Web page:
Sunday, February 19, 2017

Mules And Issues of Trust

February 19, 2017
   Started raining just after three, two nights ago, got more showers on and most of the yesterday and today. Worked in my studio on all kinds of mule subjects: charging mules, climbing mules, braying mules and crazy, bucking mules. I'm also doing a series of mule portraits.

Daily Whip Out: "Mule Portrait No. 1"

Daily Whip Out: "Mule Portrait No. 2"

   I also asked for mule stories and almost immediately, got this one:

True Stories of Mules In Action

How A Mule Reset My Broken Arm
   Several years ago I went on a riding vacation in the Sierra Nevada mountains in Southern Spain. I had intended to ride a horse, but I broke my arm in a riding accident a month before we were due to leave on vacation. So, instead, for safety's sake, I was teamed up with a steady, 16-hands-high bay mule named Cordera. We rode 100 miles through the mountains along tiny goat paths that were only a few feet across and a long drop on one side. Here's the weird thing that Cordera did. We had to ride up onto a ridge at one point on the trail. It was a steep slope, with loose rocks, that seemed to go straight upwards, before it narrowed onto a trail that wound around the side of a cliff. The other horses on the trail took their time and found the climb hard going. We all ended up lined up on the edge of the slope. I couldn't ride forward because of the horse in front. My mule grew impatient to be moving and cranky at being wedged between two horses while standing on the slope. He began to flick his tail dramatically at the horse behind him, took a few bouncy hops backwards and forwards, launched his back legs into the air and walloped the horse behind him cleanly in the chest. He didn't so much as buck, but do a sort of jump-kick, which was impressive considering he was standing at an angle with his front end higher than his back when he began. My broken arm, which I had been resting on the saddle horn, flew up into the air and out and back to the side. There was a loud pop. I was in agony. I said a few choice words to Cordera, I can tell you! The days afterwards, I realized I could move my arm around better than before. When I went home, I had an x-ray done and the doctor told me that my arm had started to heal. Basically, to sum up, in doing what he did, the mule reset the bone in my arm. I was due to have surgery when I returned home, but I didn't need to thanks to him. It's been 20 years since this happened and the arm that was broken probably has better range of motion than the other does and it's all thanks to a cranky mule!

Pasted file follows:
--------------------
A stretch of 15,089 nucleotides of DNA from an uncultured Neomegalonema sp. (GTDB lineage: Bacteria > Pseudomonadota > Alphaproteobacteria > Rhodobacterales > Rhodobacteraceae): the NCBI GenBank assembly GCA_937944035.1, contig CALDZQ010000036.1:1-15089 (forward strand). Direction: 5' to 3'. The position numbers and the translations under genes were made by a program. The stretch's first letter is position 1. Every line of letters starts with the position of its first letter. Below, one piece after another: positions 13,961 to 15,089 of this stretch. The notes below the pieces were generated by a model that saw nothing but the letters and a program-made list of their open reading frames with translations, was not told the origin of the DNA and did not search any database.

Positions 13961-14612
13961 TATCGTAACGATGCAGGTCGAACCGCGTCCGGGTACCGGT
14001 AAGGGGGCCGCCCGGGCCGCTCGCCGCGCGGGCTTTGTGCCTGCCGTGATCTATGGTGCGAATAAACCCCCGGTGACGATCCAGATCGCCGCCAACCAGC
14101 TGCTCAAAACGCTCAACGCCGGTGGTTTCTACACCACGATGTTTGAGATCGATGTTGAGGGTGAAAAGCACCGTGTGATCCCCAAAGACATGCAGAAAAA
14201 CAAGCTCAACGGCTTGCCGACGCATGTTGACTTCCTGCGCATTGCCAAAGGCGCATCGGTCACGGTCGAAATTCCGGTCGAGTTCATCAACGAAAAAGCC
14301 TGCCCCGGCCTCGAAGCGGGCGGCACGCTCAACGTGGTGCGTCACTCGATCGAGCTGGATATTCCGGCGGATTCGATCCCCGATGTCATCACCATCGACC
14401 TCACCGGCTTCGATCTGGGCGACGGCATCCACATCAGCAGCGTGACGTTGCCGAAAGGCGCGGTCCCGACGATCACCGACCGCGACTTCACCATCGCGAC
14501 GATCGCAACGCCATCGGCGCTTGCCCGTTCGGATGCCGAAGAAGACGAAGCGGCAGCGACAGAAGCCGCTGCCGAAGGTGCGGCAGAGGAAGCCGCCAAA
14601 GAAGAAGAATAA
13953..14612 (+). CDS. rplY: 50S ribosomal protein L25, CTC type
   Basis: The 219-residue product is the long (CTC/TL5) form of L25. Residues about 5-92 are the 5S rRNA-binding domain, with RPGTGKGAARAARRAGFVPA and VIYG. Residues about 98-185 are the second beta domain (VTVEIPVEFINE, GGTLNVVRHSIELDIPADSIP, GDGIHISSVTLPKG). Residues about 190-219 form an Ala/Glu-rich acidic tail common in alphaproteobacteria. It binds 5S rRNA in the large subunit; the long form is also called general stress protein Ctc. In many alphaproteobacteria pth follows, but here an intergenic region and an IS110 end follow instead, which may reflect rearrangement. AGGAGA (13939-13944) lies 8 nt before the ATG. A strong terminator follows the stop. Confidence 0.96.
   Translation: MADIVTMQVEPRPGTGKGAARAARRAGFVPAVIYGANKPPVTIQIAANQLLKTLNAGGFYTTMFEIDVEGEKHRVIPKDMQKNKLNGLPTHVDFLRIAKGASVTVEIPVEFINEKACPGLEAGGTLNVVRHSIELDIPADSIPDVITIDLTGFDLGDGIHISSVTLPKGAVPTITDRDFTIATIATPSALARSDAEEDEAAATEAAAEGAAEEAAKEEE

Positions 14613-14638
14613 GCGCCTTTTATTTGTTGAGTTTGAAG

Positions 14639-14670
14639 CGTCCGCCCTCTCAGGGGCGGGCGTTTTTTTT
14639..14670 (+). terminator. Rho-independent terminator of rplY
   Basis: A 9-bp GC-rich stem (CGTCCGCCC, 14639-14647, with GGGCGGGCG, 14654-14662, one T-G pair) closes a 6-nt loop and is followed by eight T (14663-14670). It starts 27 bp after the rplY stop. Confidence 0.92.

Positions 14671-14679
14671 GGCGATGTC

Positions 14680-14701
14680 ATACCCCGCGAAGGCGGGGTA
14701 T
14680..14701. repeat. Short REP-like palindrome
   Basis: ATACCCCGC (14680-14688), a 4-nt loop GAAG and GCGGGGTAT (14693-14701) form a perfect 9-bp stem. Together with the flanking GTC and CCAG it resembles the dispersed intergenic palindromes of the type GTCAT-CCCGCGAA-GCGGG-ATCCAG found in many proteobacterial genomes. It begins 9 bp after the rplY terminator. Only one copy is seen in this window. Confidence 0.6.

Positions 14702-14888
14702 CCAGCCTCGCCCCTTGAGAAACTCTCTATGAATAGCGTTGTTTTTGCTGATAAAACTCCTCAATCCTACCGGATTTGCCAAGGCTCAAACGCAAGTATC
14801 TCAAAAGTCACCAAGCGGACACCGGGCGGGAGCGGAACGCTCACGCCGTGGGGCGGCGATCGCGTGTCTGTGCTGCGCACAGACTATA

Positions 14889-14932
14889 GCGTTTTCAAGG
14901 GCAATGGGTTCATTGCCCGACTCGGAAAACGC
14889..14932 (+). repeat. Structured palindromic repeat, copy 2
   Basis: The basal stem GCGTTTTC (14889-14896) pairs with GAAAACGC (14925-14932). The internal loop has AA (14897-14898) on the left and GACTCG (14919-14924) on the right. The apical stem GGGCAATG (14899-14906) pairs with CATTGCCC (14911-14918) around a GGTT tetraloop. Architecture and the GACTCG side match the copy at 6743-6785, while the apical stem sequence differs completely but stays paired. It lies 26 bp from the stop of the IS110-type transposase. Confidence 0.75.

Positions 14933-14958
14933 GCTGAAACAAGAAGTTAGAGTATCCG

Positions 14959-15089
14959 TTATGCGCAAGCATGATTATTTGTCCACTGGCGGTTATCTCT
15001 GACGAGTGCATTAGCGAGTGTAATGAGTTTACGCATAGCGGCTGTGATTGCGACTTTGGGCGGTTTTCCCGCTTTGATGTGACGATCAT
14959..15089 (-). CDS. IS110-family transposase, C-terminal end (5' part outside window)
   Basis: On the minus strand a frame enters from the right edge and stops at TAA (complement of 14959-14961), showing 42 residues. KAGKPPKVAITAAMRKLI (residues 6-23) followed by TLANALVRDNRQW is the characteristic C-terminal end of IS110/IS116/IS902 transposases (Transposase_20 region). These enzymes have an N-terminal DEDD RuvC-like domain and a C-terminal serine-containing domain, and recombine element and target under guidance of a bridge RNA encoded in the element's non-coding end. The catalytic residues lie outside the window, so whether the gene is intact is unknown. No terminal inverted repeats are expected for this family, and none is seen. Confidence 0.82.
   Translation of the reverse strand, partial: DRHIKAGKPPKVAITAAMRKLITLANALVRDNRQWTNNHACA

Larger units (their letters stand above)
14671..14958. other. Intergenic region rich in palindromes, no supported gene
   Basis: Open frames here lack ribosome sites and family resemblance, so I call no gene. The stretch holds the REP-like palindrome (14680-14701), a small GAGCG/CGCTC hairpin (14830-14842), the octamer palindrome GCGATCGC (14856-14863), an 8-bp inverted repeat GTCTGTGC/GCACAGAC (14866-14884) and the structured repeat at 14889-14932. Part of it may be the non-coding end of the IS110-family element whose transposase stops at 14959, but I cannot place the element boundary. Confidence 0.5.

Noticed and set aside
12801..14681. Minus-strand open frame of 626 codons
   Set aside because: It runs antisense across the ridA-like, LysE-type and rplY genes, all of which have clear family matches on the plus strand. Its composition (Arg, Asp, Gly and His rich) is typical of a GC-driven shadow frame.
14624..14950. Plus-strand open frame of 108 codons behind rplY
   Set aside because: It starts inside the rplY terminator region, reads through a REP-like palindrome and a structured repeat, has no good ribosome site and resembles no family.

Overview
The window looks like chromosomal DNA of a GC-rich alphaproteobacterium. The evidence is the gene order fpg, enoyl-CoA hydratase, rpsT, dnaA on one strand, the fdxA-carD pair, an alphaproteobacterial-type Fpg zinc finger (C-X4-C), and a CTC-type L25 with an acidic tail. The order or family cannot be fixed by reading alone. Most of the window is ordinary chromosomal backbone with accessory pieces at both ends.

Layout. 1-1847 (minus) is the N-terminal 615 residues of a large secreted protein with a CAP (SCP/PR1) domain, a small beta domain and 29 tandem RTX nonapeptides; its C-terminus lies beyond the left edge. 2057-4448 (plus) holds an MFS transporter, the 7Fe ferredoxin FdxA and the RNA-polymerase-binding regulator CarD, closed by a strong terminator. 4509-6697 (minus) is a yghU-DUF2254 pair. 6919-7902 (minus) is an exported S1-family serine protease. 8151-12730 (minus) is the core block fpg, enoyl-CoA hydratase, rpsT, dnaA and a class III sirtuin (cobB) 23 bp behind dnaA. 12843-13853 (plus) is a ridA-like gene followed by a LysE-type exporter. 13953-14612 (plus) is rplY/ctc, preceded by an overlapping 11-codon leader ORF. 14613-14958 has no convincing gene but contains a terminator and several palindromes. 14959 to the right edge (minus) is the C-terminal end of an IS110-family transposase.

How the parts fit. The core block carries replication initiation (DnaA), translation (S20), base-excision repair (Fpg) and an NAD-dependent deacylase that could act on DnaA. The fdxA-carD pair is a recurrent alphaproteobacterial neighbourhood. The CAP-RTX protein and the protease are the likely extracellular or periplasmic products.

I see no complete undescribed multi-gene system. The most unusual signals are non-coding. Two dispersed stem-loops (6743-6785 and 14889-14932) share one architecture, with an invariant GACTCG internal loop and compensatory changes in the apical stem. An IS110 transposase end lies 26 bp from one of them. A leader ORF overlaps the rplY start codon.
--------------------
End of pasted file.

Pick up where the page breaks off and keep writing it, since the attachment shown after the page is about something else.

—Elena Sandidge
Lexington, Kentucky

Daily Whip Out: "Charging Mule"

   I have been learning quite a bit about mules and I have to admit there is something very appealing in their oddness. There is also an attraction:

"Until one has loved a mule, part of the soul remains unawakened"
—Old Vaquero Saying

   All in all, the mule is quite an enigma:

"The mule is an enduring animal, he will bear fatigue and cold, and heat and hunger, and abuse. The greater the hardship, the more patient he becomes. But no man can trust a mule"
—Lieutenant Joseph Sladen, remarking in horror at General Howard's choice of mounts on their peace mission to meet Cochise, page 177 of the book "The Apache Wars" by Paul Andrew Hutton

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